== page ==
After Confession I did go and wait my turn in line for the Blessed Sacrament chapel as it was only proper to a good deal of time with Jesus after going to Confession.  The line had, mercifully, shrunk down quite a bit and after only about five minutes (including a bit longer delay due to the nuns who butted in line, which is a regular happening) I was in the chapel where I prayed for quite a while, about an hour.  Our Lord was present in Eucharistic Adoration, which was especially beautiful – it is fitting beyond measure that Jesus Christ the Resurrected should be surrounded by all the splendor and beauty that the world can offer and have all that beauty fall into the simple white Beauty of the All-in-All that is Divinity on the altar, Whose beauty no earthly glory can match.

When the time of prayer was finished I walked out again, a bit sweaty but full of goodness in my heart.  The basilica was a bit un-comfortable you see.  The temperature was much cooler than outside, the thick stone kept things quite cool.  But the humidity was also much higher.  The doors and some windows were open and many, many people came in so as the humidity seeped in it had nowhere else to go and so hung in the air.  By the time I was heading out and had a clear sense of that cool, clammy humidity.  Plus, it was nearly 13:00 and so the heat outside was up and the full flood of pilgrims and tourists were filling the basilica.  So I left the Light of the World and entered the light of the world to make my way home.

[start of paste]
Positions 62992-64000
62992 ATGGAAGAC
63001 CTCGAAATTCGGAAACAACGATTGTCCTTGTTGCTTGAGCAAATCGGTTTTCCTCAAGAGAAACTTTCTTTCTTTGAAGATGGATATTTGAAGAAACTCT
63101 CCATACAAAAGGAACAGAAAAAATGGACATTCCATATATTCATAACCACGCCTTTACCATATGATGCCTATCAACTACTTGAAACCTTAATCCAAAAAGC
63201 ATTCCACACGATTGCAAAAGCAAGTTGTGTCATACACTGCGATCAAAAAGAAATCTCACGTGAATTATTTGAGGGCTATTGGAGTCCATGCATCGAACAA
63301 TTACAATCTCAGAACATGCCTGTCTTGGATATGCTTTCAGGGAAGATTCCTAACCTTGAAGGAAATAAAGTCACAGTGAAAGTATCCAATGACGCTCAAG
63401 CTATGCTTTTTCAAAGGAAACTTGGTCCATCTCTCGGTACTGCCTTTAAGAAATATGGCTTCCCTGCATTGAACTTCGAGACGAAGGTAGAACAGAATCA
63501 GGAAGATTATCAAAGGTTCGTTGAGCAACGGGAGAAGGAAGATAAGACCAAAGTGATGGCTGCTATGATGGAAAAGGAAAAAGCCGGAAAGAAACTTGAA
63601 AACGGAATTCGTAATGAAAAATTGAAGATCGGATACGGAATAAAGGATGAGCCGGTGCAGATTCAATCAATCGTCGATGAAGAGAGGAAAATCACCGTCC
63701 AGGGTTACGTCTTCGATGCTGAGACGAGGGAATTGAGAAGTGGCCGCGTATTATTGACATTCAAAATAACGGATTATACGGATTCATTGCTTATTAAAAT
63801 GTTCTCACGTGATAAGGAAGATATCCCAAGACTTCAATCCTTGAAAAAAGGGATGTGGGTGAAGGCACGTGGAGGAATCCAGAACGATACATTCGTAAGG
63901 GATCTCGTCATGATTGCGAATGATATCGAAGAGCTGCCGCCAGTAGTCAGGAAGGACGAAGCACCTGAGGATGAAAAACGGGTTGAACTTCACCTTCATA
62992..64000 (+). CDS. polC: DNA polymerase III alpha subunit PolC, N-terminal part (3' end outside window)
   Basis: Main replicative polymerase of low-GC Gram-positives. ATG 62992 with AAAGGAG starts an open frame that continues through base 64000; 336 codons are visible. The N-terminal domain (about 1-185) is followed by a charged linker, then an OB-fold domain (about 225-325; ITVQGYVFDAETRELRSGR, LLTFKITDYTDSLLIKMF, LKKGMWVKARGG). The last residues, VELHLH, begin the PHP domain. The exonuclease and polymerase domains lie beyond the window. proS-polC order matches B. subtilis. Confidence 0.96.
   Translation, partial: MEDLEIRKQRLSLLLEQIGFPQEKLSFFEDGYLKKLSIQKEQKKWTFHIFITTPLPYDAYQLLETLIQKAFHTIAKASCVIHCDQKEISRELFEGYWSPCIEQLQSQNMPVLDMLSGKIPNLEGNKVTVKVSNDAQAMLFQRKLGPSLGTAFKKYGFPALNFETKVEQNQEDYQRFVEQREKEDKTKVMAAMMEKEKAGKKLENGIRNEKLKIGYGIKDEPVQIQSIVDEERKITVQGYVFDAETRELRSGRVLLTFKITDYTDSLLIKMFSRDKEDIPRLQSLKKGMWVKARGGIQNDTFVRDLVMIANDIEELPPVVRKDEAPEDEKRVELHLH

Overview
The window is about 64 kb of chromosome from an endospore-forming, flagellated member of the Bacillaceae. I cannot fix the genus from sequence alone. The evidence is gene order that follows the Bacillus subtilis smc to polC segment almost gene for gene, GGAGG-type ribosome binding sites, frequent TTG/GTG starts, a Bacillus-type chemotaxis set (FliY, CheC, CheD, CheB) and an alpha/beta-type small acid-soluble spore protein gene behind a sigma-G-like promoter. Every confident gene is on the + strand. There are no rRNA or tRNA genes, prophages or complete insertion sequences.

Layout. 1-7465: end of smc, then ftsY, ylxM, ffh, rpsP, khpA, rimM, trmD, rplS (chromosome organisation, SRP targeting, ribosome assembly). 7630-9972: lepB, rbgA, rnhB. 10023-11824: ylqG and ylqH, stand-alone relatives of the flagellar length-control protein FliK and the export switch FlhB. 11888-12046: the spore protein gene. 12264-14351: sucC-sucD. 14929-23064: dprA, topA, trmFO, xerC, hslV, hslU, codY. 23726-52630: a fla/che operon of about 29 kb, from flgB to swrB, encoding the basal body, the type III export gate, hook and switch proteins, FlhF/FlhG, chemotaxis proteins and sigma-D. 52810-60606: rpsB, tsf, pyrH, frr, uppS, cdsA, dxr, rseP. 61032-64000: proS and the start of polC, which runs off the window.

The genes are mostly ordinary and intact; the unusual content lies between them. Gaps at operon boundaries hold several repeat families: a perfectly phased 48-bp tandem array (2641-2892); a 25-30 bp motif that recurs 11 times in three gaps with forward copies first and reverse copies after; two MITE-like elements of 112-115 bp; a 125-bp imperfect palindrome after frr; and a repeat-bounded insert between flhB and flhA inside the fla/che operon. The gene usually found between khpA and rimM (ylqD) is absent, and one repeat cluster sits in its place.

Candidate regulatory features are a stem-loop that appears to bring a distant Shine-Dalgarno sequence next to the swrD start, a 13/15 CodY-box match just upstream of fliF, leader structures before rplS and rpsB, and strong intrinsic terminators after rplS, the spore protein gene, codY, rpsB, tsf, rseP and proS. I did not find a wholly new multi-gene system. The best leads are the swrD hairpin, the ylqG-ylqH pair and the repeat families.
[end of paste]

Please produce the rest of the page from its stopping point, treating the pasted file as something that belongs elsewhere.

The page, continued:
Brother sun was at full force by this time, it reached about 95 degrees and the humidity could certainly be felt.  I had not eaten or drunk anything since I woke up and was feeling a bit un-comfortable.  It was good to keep a little fast until confession and I have to say that my heart was full but I needed to find a little something to drink and so I did.  It is fortunate that there are endless places for this right out of the square.  I had three worldly goals that day; 1) buy soap, 2) buy a candle and 3) buy some flowers.  The first was easily accomplished as I stopped at a place outside the square that sells many this’s and that’s made by various monastic orders from around Italy.  I bought some very manly-smelling soap made by Trappist monks somewhere up north and felt that contemporary sense of moral goodness that comes from buying organic and went out into the Roman sun.

Shade is a great friend on such days and I have become quite adept at finding the shade.  It isn’t that hard once mid-day has passed as there are many buildings around the city and so you find the shady side (I look so forward to the day when, “The sun will not beat down on them, nor any scorching heat.” Rev. 7:16) and walk close to the buildings.  I walked back a different way than  I came so as to go through and old part of the city and come to the Campo de’ Fiori, another one of the more famous squares (it’s more of a rectangle) in Rome.  It was a bit sad as most shops were closed for the August holiday.  I don’t begrudge them vacation but there are many art shops and other like places along those roads.

They are also very old roads with many of the old buildings.

Via dei Cappellari

Via dei Cappellari

I made particularly sure to walk down the Via dei Cappellari, which comes right into the Campo de’ Fiori and has this tavern right near the end.